Lothar Černý does see that Tom Jones has a serious moral purpose. He is not among that numerous class of modern readers that prefers to see this novel as a facile comic romp, full of lewd jokes and jolly inns. I differ from Černý, however, in believing that the word "Sagacity" (like the associated word "Prudence") is not simply meant in a negative sense in every place in the novel. Unlike run-of-the-mill ironists, Fielding does not merely reverse meanings, so that words signify the opposite of what he says: his ironies have double, even triple layers. Moreover, the reader has plenty of opportunity in Tom Jones to make morally sound and factually correct judgments of a rational kind. One example will have to suffice. In a climactic incident in book 5, chapter 10, Blifil espies Tom sinking into the grass with Molly Seagrim, but does not tell Thwackum: "As to the Name of Jones he thought proper to conceal it, and why he did so must be left to the Judgment of the sagacious Reader: For we never chuse to assign Motives to the Actions of Men, when there is any possibility of our being mistaken" (258). The irony of this passage is complicated. As Fielding has established his role as an omniscient narrator, it is of course absurd that he should suddenly pretend to have less than certain knowledge of a character's motives. It is also absurd, surely, to suggest that we should "never" judge the motives of others unless we are absolutely certain--for there is always some possibility [→page 82] of being mistaken. Indeed, the first-time reader will inevitably misjudge Blifil's motives to some extent: the neophyte reader cannot know that Blifil has now discovered Tom's true parentage, and is determined to get rid of him. Nevertheless, even the first-time reader will have a pretty good idea that his motives are unsavoury. As my more sagacious students usually determine, Blifil aims to divert the suspicion that he wants to incriminate Tom. Partly for this reason, he lets Thwackum make the fatal discovery of Tom and Molly.

Here is one of many places, therefore, where Fielding does count on the reader's judgment--even if, quite admittedly, the epithet "sagacious Reader" never entirely loses its teasing intonation. Fielding's irony, it should be noted, always counts on our capacity to look past what is said to some unstated meaning. In one major respect, I agree with Lothar Černý's critique of Iser. Our insights rarely involve merely a "filling in the gap," in the sense of inserting our own undirected imaginings. We are able to reach partially accurate conclusions about Blifil's motives, even when Fielding does not explicitly state them, because we are carefully schooled from book 3, chapter 2 onwards concerning Blifil's consistently selfish and devious character. Although Fielding goes to some lengths to disguise his manipulation of our judgments, he ensures through innumerable subtle tactics that we reach the appropriate moral conclusions.

This observation leads finally to my disagreement with Černý concerning the role of "feeling" in Tom Jones. Like many previous commentators, Černý points to Fielding's famous discussion of "Love" in book 6, chapter 1, as evidence that he counted on the reader's sentimental responses to make sense of the novel. "Examine your Heart, my good Reader," the narrator commands, and goes on to declare that if we do not find the impulses of generosity and compassion in our breasts, we might as well stop reading (271). But does Fielding seriously expect that a large portion of his readership will actually put the novel down at this point? Of course not. If we have read through five complete books, it is likely that we already "agree" with Fielding, and will keep reading. And in doing so, we confirm that we, too, are "good hearted" readers, members of the author's elite club of benevolent souls who know that "love" means more than "lust." This passage in book 6, chapter [→page 83] 1, is not merely a déclaration de foi--it is a bold rhetorical manoeuvre to confirm the reader in the opinions that Fielding wants us to hold.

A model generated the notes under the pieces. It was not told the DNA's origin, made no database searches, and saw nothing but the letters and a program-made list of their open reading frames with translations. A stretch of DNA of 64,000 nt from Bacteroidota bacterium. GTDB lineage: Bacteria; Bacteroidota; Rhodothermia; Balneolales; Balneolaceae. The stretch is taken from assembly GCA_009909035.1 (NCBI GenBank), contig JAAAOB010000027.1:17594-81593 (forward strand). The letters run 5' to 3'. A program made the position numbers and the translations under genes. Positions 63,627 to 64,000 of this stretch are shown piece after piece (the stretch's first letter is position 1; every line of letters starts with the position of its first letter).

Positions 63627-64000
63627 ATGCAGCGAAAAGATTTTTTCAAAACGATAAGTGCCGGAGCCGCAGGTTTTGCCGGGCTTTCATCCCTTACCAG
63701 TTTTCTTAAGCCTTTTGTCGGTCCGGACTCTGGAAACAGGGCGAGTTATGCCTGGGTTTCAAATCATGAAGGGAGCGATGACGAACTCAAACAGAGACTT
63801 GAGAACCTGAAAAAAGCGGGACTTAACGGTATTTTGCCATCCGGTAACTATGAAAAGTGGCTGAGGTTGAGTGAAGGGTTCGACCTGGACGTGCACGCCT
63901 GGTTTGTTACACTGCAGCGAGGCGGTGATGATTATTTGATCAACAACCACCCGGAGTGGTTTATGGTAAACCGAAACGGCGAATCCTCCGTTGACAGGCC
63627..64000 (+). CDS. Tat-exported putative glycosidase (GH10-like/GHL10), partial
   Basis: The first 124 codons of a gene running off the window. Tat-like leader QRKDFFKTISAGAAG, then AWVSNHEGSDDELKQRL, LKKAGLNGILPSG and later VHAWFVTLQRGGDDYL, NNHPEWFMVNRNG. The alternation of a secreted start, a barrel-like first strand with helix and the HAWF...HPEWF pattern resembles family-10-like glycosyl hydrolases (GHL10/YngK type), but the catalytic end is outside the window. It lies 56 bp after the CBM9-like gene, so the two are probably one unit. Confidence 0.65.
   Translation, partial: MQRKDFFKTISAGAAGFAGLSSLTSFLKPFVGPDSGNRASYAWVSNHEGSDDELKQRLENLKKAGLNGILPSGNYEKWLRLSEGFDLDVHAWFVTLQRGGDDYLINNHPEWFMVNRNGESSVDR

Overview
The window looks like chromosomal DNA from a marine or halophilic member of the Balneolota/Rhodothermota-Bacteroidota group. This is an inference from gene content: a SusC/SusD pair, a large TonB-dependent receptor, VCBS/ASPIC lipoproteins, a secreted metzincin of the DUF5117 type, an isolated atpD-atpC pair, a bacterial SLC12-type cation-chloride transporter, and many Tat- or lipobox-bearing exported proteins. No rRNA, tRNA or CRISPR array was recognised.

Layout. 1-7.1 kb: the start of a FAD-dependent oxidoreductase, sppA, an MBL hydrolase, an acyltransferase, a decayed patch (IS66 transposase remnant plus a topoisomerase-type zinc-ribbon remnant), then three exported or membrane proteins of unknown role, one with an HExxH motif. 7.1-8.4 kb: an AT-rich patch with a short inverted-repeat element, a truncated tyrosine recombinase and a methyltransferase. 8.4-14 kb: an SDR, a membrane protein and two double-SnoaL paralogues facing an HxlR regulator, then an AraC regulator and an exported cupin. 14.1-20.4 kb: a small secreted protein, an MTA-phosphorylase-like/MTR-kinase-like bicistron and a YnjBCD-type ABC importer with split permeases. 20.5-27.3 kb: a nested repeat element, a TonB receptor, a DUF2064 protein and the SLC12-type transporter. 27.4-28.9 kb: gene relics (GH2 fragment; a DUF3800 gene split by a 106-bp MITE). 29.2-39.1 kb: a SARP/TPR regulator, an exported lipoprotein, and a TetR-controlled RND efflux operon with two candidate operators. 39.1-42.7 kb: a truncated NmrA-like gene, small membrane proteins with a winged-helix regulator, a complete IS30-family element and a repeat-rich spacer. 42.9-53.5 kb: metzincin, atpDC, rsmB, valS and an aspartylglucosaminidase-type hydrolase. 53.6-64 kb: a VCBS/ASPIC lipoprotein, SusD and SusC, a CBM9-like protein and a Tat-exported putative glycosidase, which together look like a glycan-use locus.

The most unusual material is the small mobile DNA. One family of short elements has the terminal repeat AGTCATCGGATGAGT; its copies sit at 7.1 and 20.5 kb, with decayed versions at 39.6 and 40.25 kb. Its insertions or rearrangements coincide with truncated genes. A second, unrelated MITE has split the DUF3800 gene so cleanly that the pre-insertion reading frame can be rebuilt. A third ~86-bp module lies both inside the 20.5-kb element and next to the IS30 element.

I am not claiming that Fielding questioned the existence or the importance of the "good Heart." But he understood the world too well (even at the time that he wrote Tom Jones) to believe that the majority of his readers would melt with sympathy and love merely by being shown morally attractive characters in sentimental situations. Fielding was a much less sentimental novelist than Richardson, who was more inclined to depend on the sheer force of moral feeling and virtuous example. On the evidence of Fielding's fictional worlds, he believed that the majority of people are certainly capable of sympathy, but generally consult self-interest first, and are strongly influenced by class prejudices and sexual appetite. I have argued elsewhere that Fielding's benevolent characters, such as Allworthy and Tom, usually get nowhere when they try to appeal to the spontaneous goodness of their auditors.3) In one episode, in book 17, chapter 3, Allworthy even asks Blifil to "Examine your Heart . . . thoroughly, my good Boy" (887), dramatising the naivety of those who assume that their own warm sentiments will always be duplicated in the breasts of others. Fielding, who was far from such naivety, realised that people like Blifil were dangerous precisely because, unlike many good people, they were efficient at controlling the opinions and emotions of others. This ability stemmed not from shared sentiments, but from their covert utilization of self-interest and all the strategies of rhetorical manipulation.

Fielding's own recourse to these strategies reveals, of course, a major paradox in his moral outlook. In setting out to convince his readership of the existence of real, disinterested virtue, Fielding deployed persuasive arts comparable to those of his villains. He appeals more often to our vanity than to our benevolence and, while giving us the impression that we are feeling and judging on our own, is usually manipulating our reactions. Tom Jones is, in this way, a highly "rational," "prudent" and "sagacious" book: it is the novel crafted for a cynical world by a deeply committed idealist. It is the work of a man who still believed that the capacity for love existed in the hearts of most people, and who thought that laughter can be a route to moral knowledge. But Fielding was also [→page 84] convinced that, in a fallen world, even saints must learn the wisdom of the snake.

University of British Columbia